7 Additional information on the Board's requirements for "preapproval submissions," available methodologies, and other instructions for making and substantiating exempt expenditure claims, is available in the Board's publication, Exempt Expenditures, (April 4, 1996).

8 Should a contributor decide to donate money to both the City and federal campaigns, the contributions must be made by separate checks payable to the separate committees.

9 Thus, contributions that exceed the Act's contribution limits when aggregated with other contributions that PFG accepted from the same source may not be transferred to PFG.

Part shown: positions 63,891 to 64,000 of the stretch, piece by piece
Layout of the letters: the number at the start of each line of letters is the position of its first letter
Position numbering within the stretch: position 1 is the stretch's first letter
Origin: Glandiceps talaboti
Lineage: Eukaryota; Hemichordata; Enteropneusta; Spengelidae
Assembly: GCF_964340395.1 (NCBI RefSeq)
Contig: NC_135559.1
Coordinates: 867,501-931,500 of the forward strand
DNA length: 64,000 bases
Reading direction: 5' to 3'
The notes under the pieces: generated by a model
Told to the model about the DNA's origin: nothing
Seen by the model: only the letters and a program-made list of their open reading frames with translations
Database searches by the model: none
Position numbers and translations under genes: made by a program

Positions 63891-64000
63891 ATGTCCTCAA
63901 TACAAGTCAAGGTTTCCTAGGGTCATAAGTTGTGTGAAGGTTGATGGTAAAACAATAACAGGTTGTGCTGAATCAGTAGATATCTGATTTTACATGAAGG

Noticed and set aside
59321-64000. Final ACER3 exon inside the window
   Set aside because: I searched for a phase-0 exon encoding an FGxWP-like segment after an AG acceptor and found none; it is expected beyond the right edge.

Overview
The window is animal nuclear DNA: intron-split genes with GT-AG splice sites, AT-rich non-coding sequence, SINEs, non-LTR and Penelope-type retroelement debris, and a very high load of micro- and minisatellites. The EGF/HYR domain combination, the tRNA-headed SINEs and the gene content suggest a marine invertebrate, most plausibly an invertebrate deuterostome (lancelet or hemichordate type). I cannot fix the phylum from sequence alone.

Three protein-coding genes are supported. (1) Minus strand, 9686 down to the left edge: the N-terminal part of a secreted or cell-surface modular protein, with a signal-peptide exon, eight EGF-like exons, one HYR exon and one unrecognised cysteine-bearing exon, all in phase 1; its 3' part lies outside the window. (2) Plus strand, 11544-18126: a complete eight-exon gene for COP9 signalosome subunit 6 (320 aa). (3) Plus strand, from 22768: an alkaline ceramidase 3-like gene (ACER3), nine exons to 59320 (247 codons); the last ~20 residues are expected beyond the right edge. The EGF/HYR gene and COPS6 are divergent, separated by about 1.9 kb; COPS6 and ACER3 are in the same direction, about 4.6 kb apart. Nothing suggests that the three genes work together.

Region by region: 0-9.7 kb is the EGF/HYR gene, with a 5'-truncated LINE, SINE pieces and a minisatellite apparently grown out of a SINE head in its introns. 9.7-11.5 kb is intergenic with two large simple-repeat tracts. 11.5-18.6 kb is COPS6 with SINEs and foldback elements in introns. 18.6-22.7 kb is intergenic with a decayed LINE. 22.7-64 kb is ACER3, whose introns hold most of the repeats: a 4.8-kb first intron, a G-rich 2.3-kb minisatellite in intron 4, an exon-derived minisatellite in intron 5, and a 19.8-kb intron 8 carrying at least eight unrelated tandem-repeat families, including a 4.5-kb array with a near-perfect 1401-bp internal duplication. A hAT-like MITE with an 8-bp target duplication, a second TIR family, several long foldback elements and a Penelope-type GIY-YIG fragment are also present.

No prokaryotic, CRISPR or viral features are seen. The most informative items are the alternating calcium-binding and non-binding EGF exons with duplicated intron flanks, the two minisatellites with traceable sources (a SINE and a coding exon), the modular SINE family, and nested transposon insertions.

Former Rule 3-03(c) (2) (iv), cited in the request, required notice to the Board before a City committee received a transfer from a federal committee. The rule was repealed in October 1995 and is no longer in effect.

10The issue whether this proposal for allocating shared expenses complies with the requirements of federal law or New York State Election Law is beyond the scope of this Advisory Opinion.